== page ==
23 days before a new government is set to be sworn in, President Cristina Fernández de Kirchner has authorized a plethora of new public sector jobs, including a new Ambassador to Ukraine. This has hit something of a nerve with the opposition, which is alleging that the administration is giving jobs to people affiliated with the current government for which they receive salaries while supposedly doing little to earn them.
Between yesterday and today, various decrees and resolutions were passed to create 1,000 new public sector jobs. The latest were Decrees 2402 and 2373, permanently incorporating 49 people to the public sector and allowing the entry of 57 more into the National Service of Health and Food Quality (SENASA). In addition, the third ambassador to Ukraine in eight weeks was assigned with Decree 2413. Furthermore, Resolution 980/2015 extended a public tender for 912 jobs in the Ministry of Health. All in all, it’s been quite a carnival of new opportunities in the public sector.
First and foremost, it should be clarified that public sector jobs are not created solely to maintain political friends afloat. People who work in the public sector are there to provide government services. Yes, this is obvious, but this fact is sometimes forgotten as the opposition continues to perceive many moves from the FpV as a strategy to withhold as much power as possible if faced with a possible administration change — or to make their new jobs that much harder.
To be fair, this fear is backed up by the recent memory of Cambiemos’ new mayor of Concepción in Tucumán Province being barricaded in his own town hall overnight due to protests over him declaring that he would fire those who had, in his view, unnecessary municipal jobs. The town descended into violence — allegedly supported by Sánchez’s predecessor — and in the end, the local government went back on the decision to fire 470 people. The recent assignment of the Defense Minister Agustín Rossi’s daughter, 26-year-old Delfina Rossi, as the head of Banco Nación by presidential decree also caused quite a media storm. In any case, yesterday’s authorization of over 1,000 public sector jobs has aroused suspicion of foul play.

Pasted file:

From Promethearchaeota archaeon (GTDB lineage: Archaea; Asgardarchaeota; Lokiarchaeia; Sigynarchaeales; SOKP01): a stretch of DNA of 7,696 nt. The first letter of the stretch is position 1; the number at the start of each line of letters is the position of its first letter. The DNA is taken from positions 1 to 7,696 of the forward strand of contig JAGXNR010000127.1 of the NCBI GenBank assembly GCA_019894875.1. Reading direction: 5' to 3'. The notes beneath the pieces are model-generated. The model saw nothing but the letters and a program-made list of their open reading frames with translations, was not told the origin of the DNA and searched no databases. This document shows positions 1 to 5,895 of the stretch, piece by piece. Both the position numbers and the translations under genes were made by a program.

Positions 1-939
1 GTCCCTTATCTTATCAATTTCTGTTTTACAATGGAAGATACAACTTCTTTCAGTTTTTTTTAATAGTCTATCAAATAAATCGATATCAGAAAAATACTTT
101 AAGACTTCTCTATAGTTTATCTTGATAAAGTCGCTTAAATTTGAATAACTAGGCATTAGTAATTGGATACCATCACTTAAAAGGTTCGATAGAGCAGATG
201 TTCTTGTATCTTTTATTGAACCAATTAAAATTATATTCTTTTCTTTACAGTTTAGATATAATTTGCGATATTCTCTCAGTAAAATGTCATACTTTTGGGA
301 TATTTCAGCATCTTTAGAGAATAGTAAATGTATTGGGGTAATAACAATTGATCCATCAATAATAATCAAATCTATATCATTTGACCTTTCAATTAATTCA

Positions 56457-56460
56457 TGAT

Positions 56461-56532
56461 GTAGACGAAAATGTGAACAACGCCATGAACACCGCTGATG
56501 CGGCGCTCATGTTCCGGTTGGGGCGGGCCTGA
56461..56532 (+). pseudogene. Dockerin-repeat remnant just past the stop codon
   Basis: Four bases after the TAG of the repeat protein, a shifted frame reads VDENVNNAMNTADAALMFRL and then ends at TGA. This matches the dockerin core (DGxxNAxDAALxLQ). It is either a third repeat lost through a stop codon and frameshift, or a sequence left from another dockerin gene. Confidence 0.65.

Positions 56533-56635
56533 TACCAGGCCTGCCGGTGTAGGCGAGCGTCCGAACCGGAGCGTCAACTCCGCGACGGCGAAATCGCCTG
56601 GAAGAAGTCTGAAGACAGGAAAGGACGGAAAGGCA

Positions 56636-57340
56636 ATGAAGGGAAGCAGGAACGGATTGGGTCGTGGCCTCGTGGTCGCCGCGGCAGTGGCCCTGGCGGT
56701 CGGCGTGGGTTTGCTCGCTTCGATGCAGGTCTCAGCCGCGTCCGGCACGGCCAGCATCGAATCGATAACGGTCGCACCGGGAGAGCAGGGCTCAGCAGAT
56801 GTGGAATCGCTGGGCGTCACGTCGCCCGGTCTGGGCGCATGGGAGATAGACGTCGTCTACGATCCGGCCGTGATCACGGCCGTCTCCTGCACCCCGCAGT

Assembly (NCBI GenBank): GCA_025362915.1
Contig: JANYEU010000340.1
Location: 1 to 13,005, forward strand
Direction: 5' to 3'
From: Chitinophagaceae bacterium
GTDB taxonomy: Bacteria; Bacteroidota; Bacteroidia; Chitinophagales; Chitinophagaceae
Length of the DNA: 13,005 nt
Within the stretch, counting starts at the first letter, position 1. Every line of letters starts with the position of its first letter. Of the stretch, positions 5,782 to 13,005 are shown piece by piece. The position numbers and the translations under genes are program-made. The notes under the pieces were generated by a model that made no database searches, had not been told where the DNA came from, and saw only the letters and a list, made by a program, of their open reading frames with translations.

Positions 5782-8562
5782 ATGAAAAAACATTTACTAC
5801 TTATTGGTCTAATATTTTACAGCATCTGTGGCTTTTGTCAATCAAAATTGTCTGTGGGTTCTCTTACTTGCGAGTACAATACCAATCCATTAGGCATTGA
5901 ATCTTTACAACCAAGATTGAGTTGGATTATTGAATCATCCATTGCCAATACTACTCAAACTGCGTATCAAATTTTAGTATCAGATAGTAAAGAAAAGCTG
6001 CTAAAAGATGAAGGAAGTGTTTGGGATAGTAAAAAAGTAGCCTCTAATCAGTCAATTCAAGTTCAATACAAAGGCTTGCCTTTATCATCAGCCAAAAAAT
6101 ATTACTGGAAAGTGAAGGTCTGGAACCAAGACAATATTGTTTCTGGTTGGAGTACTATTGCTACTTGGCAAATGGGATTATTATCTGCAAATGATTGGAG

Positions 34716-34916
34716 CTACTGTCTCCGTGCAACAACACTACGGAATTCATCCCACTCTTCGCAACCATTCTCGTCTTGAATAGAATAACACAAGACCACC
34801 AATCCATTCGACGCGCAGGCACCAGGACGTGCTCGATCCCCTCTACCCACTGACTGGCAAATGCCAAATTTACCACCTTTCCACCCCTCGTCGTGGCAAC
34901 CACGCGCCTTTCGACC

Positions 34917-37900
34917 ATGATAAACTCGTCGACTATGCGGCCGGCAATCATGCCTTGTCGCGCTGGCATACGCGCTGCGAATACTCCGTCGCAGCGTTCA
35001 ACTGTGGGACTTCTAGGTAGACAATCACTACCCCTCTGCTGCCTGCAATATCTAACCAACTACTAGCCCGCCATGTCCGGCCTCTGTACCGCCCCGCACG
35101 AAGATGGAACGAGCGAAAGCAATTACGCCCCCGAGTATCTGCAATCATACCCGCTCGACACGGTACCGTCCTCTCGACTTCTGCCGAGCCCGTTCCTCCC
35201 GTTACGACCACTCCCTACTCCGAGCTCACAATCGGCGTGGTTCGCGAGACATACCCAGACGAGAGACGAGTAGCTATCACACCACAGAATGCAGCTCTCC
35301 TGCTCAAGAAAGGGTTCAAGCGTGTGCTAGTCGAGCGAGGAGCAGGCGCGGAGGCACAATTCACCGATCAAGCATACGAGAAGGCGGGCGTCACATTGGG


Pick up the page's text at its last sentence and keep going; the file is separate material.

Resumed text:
Reasons aside, there has been an undeniable growth in the public sector in Argentina, especially in the provinces. According to Chequeado, public employment has risen at a faster rate than private employment since 2007. While the private sector has practically stagnated for the past four years, as Cambiemos’ Mauricio Macri mentioned in the runoff presidential debate, the public sector has expanded by 9.8 percent, according to the Foundation of Economic Investigation in Latin America (FIEL).
According to the Annual Poll of Urban Homes (EAHU), processed and condensed in the infograph above, between two and three people out of 10 are employed by the State on some level. The provinces that have the highest percentages of State employment have a strong oil industry and are the home provinces of Néstor and Cristina Kirchner as well as ex President Carlos Menem: namely, Santa Cruz (41 percent) and La Rioja (37 percent).
According to the same study, the rise in public sector jobs has also implied the expansion of the State’s scope: for example, railroad services had previously been outsourced to private dealers.
As aforementioned, not all these public sectors are created solely for the purpose of creating excuses for people to earn inflated salaries or to make the next administration’s new mandate harder. Many already work for the State and are incorporated permanently with a legal contract. However, when taking the numbers and the political context into account, there is a strong probability that this will blow up, at least in political discourse, sometime soon.
The creation of 1,000 public sector jobs is not inherently a problem. Hopefully those who are abusing the generosity of the State can be dealt with accordingly without violence erupting while those who have earned their permanent job in the public sector will be able to keep it without persecution.